7. Exit Registry Editor, and then restart the computer.


  • Excel 2003 opens workbooks slower across the network

    Some users of Office 2003 have reported extremely long times to open workbooks stored on a network. Where an unaffected user can open a large file within a few seconds, affected users report times as long as 3 – 10 minutes to open a file. This only happens with Excel files. Word, Access and PowerPoint files are not affected.

    Among our customers, 3 separate users have reported this issue. Initially, we suspected the virus scanners on the users computers (always a prime suspect). However Microsoft recently released tech note KB2570623 which explains the problem and provides some methods to fix it.

    Users report that of the various methods and work-arounds detailed in the Microsoft tech note, Method 4 appears to be the best fix.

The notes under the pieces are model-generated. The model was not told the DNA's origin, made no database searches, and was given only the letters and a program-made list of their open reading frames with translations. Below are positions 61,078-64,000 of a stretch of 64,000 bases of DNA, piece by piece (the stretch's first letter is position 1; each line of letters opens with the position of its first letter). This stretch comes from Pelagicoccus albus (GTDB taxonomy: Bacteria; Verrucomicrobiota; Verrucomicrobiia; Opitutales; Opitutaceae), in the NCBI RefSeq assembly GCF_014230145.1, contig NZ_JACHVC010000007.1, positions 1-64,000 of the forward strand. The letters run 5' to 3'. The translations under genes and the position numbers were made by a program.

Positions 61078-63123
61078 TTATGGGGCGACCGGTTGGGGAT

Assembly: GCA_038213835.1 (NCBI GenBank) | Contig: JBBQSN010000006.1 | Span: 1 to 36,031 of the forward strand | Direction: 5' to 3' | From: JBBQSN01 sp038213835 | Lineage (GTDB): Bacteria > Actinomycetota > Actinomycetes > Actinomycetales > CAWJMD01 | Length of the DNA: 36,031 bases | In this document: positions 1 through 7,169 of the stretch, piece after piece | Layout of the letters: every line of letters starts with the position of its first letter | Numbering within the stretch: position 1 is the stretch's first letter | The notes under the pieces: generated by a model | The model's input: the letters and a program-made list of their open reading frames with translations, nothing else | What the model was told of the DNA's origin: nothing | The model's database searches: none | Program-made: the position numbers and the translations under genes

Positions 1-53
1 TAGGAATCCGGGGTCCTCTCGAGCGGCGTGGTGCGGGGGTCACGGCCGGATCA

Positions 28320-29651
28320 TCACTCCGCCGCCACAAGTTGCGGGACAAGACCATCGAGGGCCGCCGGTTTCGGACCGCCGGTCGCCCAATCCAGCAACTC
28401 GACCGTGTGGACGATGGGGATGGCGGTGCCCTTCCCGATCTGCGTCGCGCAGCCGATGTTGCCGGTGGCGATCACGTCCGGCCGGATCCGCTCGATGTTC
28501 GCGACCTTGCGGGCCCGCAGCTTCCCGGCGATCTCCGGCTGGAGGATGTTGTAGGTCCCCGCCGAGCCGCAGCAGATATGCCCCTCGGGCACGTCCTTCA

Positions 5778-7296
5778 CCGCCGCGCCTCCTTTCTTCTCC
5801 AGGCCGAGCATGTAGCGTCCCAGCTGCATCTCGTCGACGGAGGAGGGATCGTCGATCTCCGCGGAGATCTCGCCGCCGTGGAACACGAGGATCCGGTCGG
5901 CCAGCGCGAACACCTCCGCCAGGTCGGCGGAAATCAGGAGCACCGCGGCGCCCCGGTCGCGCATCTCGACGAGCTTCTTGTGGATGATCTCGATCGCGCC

To review the entire KnowledgeBase article, click here. Then go to “Method Four” and click the “Fix It” Button.

    If you prefer to do it yourself, be aware that this involves modifying your system registry…as follows:

    Let me fix it myself

    You can use the EnableOnLoad registry entry to configure how you want Excel to handle opening workbooks for the OFV. By default, the EnableOnLoad entry is not present in the Windows registry. To add theEnableOnLoad entry to the Windows registry, follow these steps:

    1. Exit Excel.
    2. Click Start, click Run, type regedit, and then click OK.
    3. Locate and then click to select the following registry key:
    4. After you select the key that is specified in step 3, point to New on the Edit menu, and then click Key.
    5. Type Excel, and then press ENTER.
    6. Select Excel, point to New on the Edit menu, and then click Key.
    7. Type Security, and then press ENTER.
    8. Select Security, point to New on the Edit menu, and then click Key.
    9. Type FileValidation, and then press ENTER.
    10. Select FileValidation, point to New on the Edit menu, and then click DWORD Value.